Kaiser Wilhelm Memorial Church

Kaiser Wilhelm Memorial Church

The Kaiser Wilhelm Memorial Church on Breitscheidplatz is one of Berlin's most famous landmarks. The ruin of the old church has been converted into a war memorial.

  • Kaiser Wilhelm Memorial Church© dpa
  • Kaiser Wilhelm Memorial Church© dpa
  • Kaiser Wilhelm Memorial Church© dpa
  • Kaiser Wilhelm Memorial Church© dpa
    View of Kaiser Wilhelm Memorial Church from the Europa Center.
The Kaiser Wilhelm Memorial Church is the symbolic center of West Berlin and one of the city's most popular sights. The original West Tower was partially destroyed during a bombing by the Allied Forces in 1943. Its striking ruin now rises into the sky as a memorial for peace between nations.
The Kaiser Wilhelm Memorial Church stands right in the middle of Breitscheidplatz in the western center of Berlin. The much-visited landmark is located in the immediate vicinity of many other Berlin attractions, such as the Berlin Zoo, Kurfürstendamm, and the KaDeWe department store. Even from a distance, the ruined spire of the church is eye-catching. Although it was restored several times after its destruction during World War II, it was intentionally not completely rebuilt. Rather, its ruin serve as a memorial against war and destruction.

Architecture

The construction of the Kaiser Wilhelm Church was ordered by Emperor Wilhelm II, who wanted to create a religious memorial in honor of his grandfather, Emperor Wilhelm I. The neo-Romanesque church was built according to the designs of Franz Schwechten, who designed a building in the Romantic style with numerous towers. Its main the tower was the highest in the city at around 113 meters. Constructuin lasted from 1891 until 1895. The church was consecrated on September 01, 1895. Its interior was lavishly decoration with many mosaics and murals.

Destruction and Reconstruction

In November 1943, the Kaiser Wilhelm Church was largely destroyed in a bombing raid. During the post-war years, the church's ruins became a symbol of Berlin rising from the ashes of the war. In March 1957, the architect Egon Eiermann won a competition with his design, which proposed the complete demolition of the ruin and envisaged a completely new building. However, the question of the ruin's future led to a serious public debate and ended with a compromise: the partially destroyed corpus of the church tower, about 68 meters high, was preserved as a war memorial. The tower ruin was joined by a four-part building ensemble including an octagonal nave, a hexagonal bell tower, a square chapel, and a foyer. After almost four years of construction, the rebuilt church was consecrated on December 17, 1961.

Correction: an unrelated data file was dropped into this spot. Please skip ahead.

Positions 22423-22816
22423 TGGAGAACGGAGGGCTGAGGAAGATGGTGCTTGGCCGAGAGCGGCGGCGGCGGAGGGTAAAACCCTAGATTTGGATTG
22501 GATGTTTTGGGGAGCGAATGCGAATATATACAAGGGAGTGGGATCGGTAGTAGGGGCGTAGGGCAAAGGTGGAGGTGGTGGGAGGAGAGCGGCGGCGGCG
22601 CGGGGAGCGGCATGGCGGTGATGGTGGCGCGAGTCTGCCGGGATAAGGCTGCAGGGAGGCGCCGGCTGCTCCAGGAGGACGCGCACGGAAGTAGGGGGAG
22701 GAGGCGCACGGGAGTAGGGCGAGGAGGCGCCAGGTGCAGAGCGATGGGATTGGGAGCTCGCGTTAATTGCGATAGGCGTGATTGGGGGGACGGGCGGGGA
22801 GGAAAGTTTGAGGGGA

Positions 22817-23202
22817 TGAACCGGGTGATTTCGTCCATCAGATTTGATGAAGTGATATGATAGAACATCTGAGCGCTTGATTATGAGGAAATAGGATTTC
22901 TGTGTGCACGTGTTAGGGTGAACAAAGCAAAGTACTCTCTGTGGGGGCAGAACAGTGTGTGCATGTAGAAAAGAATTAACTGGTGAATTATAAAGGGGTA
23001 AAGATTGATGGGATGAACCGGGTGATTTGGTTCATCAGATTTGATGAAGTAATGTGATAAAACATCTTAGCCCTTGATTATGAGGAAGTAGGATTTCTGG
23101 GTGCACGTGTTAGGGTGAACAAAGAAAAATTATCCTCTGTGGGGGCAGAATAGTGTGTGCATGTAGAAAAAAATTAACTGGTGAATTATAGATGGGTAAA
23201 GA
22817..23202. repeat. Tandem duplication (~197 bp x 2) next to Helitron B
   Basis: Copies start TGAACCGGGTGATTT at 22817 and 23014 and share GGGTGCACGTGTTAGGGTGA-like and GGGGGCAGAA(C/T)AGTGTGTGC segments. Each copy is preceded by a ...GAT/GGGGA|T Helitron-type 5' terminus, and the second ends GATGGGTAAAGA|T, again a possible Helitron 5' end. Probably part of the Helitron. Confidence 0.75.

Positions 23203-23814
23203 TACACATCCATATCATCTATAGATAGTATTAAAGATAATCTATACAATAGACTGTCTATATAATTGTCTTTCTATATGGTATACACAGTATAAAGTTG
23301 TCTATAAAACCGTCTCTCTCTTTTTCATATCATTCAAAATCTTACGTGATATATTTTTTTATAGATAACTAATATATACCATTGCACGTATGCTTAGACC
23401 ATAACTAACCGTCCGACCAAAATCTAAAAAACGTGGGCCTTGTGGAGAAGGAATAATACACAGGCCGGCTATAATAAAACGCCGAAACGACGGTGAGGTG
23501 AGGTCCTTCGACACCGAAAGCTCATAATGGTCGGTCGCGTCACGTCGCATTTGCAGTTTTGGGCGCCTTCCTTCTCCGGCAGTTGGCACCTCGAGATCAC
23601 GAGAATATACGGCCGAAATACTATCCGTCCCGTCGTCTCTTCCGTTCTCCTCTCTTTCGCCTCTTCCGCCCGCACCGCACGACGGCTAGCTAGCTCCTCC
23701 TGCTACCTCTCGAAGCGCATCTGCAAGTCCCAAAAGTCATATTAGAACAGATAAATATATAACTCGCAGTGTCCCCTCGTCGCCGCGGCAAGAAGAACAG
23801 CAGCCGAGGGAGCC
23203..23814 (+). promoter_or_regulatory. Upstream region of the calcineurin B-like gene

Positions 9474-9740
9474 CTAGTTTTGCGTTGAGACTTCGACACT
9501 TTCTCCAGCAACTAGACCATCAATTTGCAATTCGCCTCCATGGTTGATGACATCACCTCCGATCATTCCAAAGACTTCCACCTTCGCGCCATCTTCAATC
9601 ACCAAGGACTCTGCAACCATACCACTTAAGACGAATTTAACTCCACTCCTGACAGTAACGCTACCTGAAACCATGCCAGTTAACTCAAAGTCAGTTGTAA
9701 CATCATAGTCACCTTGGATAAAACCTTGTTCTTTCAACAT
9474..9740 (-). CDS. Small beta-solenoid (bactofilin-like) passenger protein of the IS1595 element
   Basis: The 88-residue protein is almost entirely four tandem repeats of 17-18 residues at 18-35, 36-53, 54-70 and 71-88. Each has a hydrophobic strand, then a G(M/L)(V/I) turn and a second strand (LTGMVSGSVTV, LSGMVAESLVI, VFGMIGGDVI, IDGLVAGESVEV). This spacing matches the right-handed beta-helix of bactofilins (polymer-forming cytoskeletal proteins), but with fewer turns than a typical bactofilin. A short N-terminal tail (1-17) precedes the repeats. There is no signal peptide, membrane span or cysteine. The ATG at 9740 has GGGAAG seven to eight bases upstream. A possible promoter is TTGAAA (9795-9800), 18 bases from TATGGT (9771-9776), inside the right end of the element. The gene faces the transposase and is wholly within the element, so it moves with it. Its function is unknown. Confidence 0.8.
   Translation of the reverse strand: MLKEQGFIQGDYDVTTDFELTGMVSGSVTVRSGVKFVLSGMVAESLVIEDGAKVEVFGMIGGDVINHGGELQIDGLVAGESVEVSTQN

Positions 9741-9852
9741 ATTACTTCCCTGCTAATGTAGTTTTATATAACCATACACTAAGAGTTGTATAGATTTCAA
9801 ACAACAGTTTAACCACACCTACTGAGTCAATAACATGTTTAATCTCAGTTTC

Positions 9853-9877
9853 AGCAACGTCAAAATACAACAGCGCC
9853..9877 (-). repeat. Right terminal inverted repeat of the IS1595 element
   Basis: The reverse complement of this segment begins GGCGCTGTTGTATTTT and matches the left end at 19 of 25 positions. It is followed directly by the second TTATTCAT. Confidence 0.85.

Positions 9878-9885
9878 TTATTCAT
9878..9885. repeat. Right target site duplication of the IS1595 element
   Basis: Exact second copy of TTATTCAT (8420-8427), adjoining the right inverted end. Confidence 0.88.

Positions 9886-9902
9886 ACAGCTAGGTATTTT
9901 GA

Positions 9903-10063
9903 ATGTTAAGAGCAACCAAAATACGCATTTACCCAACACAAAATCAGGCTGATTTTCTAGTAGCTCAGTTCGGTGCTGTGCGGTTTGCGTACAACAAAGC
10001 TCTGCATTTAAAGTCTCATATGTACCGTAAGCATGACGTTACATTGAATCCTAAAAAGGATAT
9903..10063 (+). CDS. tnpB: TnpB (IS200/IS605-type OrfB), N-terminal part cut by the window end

Church Interior

The ruins of the Kaiser Wilhelm Memorial Church have been extensively renovated so that rainwater no longer penetrates the old walls. Repairs and renovation work were also carried out on the clocks, which have since been illuminated by LED spotlights. The new church is used for church services and events, and there is a small museum inside the old part of the church.

Christmas Market and Terrorist Attack

Every year, a popular Christmas market takes place around the Kaiser Wilhelm Memorial Church. Visitors can take a stroll, eat festive dishes and shop at over 200 stalls while listening to Christmas music. In December 2016, the Christmas market in front of the Kaiser Wilhelm Memorial Church gained sad notoriety when an Islamist terrorist drove a tractor-trailer into market-goers. Eleven people died in the attack and another 55 were injured. Today, a golden crack in the ground in front of the church commemorates the victims of the terrorist attack.

Information

Karte

 Address
Breitscheidplatz
10789 Berlin
Opening Hours
Church: daily from 10 AM till 6 PM
Commemorative hall: daily from noon till 5.30 PM
Guided Tours
Different public and private tours of the church are offered.
Please Note
Visits to the church are not possible during services, prayers and concerts.
Accessibility
The platform on which the Kaiser Wilhelm Memorial Church stands is accessible via a ramp. The ramp is located on the side facing Kurfürstendamm, between the new church and the Old Tower. There are accessible restrooms in the basement.
Admission Fee
free
Website
www.gedaechtniskirche-berlin.de

Public transportation

Train (S-Bahn)
Underground
Bus
Train

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| Last edited: 24. May 2022